As we chat to various coaches, it becomes clear that selling the idea of performance analysis with SportsCode has been made infinitely easier by the fact it runs on Macs.
"If you look at what computers all the players have, they've all got Macs," Jennings enthuses. "Last night we had a performance analysis session where they had to take notes, and about half of them were writing on Macs as opposed to hand-writing."
"It's trendy, isn't it?" Moore agrees. "Everybody wants a Mac, and when you realise how easy and intuitive it is to use, it only takes a short spell with a young player to show them what a Mac can do compared to a PC.
"The players have often got iPhones anyway, so the Mac's an easy sell. It's about lifestyle and empowerment - I was a carpenter and joiner, then for over 20 years I was a professional coach before I became manager of this software. I've come through various different types of employment, but I can manage my own web page, I can video stream - Mac means empowerment."
The Mac bug has bitten plenty of players after they witness the machines used in their performance analysis. Moore goes on: "I've got young players who I mentor, and I use iChat and video chat with them. I can be 200 miles away, sharing their desktop and showing them vital critiques of their game. Tell me how I could do that on a PC without it being too complicated…" He pauses to allow for a response, but you can tell he doesn't expect an answer.
Darrell Cobner, the Director of the CPA who worked with the English rugby union team that won the World Cup in 2003, reflects on his experience.
WINNING COMBINATION: CPA director Darrell Cobner worked with the English rugby World Cup-winning side in 2003
"If you go back to when I was with England rugby, you had the old guard who have been in the game for a long time, who know it inside out and know what they're doing. They probably don't need performance analyses because they're going to reflect on their own performances. But with some of the younger groups, such as the under-21s, you're exposing them to it when they're a bit more familiar with computers in the first place.
"One player who really got to grips with the lineout side of it was Steve Borthwick. He'd take a collection of opposition lineouts and got in amongst the video to know what they were going to do against us," Cobner explains.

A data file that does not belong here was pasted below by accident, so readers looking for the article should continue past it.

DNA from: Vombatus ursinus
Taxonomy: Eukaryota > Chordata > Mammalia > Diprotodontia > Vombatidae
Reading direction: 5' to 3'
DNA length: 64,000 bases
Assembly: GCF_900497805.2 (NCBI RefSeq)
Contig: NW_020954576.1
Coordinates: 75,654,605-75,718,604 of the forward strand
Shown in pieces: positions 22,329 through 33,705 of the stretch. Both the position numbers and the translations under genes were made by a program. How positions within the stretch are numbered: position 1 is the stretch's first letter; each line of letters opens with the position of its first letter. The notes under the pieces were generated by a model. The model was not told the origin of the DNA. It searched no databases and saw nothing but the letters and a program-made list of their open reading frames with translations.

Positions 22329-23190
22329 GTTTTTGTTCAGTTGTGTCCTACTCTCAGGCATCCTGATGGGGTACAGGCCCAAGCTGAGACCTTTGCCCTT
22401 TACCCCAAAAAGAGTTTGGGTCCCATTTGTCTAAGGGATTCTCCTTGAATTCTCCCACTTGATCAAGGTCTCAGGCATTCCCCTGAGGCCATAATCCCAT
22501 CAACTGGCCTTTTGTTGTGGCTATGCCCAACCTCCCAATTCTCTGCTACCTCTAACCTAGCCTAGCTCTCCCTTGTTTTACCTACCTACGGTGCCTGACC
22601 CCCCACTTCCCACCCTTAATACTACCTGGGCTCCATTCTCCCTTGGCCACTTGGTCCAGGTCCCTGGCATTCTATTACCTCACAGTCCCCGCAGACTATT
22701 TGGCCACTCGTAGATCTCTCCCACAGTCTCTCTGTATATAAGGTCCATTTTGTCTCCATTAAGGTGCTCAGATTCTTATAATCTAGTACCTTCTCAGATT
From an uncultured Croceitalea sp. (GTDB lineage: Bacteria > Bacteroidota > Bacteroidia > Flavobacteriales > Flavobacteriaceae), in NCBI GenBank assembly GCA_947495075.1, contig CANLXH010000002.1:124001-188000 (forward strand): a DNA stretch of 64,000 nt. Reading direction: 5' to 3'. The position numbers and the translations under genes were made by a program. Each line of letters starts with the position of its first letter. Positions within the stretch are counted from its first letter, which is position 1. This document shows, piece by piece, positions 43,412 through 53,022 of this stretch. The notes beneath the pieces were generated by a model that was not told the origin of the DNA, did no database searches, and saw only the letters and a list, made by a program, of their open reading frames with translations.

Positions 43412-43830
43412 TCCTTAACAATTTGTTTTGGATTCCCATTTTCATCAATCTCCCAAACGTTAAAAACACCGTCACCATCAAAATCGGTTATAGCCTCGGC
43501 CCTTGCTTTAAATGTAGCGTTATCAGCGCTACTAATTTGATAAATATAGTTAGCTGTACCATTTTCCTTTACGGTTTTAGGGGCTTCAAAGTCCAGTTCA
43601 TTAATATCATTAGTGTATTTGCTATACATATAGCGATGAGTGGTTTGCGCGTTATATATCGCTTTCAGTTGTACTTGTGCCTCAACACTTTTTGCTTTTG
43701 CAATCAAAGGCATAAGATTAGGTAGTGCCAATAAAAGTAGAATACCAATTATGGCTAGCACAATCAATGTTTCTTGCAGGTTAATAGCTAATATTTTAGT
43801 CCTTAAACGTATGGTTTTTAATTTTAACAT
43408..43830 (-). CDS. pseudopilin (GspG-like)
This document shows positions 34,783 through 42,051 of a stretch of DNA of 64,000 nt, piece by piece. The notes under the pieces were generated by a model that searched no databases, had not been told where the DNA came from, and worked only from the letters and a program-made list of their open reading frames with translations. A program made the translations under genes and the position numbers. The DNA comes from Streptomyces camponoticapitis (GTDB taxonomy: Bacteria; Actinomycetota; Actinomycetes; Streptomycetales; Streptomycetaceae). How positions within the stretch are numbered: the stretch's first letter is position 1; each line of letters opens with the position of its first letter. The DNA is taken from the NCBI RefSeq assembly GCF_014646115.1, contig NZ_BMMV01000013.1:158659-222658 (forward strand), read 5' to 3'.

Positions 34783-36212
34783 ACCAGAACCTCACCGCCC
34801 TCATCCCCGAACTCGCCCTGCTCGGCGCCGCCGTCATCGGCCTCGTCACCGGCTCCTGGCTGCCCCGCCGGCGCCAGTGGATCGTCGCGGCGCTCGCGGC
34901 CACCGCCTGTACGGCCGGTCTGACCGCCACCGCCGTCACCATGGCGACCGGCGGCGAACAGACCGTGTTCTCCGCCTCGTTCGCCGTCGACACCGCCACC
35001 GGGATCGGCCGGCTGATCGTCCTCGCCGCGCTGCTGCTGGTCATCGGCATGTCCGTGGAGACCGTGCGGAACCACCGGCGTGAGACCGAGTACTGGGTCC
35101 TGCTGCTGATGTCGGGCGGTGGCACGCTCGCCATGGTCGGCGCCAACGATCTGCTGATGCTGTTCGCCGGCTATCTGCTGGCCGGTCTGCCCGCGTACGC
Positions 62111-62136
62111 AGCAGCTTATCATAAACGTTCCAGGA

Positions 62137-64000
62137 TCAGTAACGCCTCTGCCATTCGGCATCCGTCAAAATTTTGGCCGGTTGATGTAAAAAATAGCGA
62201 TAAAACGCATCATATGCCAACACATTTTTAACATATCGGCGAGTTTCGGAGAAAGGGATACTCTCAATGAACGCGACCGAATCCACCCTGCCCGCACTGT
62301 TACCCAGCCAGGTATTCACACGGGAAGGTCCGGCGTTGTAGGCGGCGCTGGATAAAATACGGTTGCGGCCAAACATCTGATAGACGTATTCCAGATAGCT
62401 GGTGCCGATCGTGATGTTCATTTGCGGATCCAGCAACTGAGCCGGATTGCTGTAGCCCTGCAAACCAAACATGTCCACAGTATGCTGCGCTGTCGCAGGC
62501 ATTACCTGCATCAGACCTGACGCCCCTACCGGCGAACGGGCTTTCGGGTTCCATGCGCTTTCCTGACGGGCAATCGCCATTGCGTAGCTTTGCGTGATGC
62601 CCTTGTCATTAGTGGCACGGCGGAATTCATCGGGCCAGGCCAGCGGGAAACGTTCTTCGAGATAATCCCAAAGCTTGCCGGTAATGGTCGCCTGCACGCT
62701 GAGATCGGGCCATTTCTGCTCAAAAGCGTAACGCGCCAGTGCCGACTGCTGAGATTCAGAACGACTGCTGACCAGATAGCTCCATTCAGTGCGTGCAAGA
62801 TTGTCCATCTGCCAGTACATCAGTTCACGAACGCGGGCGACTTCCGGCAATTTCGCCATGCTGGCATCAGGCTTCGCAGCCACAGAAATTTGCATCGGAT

The new breed
A smile comes across Moore's face at the mention of the former England Captain. "At that time, I was the Forward and Scrum Coach at Bath," he says. "Steve was one of the first players to say 'I'm buying a Mac'. He was then asking if he could take the footage home to look at. He was the new breed of professional who understood he was investing in a Mac and investing in his future.
"And it made a difference. He was a player who'd just broken into the first team, and we would count his significant moments in a game. When he started, he'd just be breaking into double figures. But studying and looking at situations, and working with the Mac and software to understand how he could deploy himself better, he went up to 30-plus moments in a short period of time," Moore enthuses. "He was the first player to say 'Where's the game, where are my individual moments? Jon, will you sit down with me and go through them?'
"And through that period of sitting with him, we ended up setting up a room where the players could come to look at footage."
Players reviewing and analysing their own footage is something several coaches touch on, and the simplicity of the Mac platform is one of the key enablers. Huw Wiltshire, who spent many years with the Welsh Rugby Union, most recently as their performance manager, is a big advocate of the difference it has made to modern athletes.
TRAINING TOOL: The CPA is the training ground for the next generation of top performance analysts
"When you get players reviewing their performances, you know you're getting the right message through to people, because you've got a player being proactive to the point where they want to generate their own self-analysis or an analysis of the opposition. It's leading us to more self-sufficient athletes," he says.
"The difference I've seen in 15 years of professional rugby is that players are far more educated and critical in a constructive fashion.
"Ultimately, what a lot of the Mac software does is provide simple, clear direction. You don't want people paying lip service, just saying 'Oh, I've done my analysis'. You want them to use it for a purpose, and the Mac is a really powerful piece of kit from a number of perspectives. From the laptop to the iPad and iPhone, to the fact that you can sync and get a congruence between the three, it's a complete performance solution."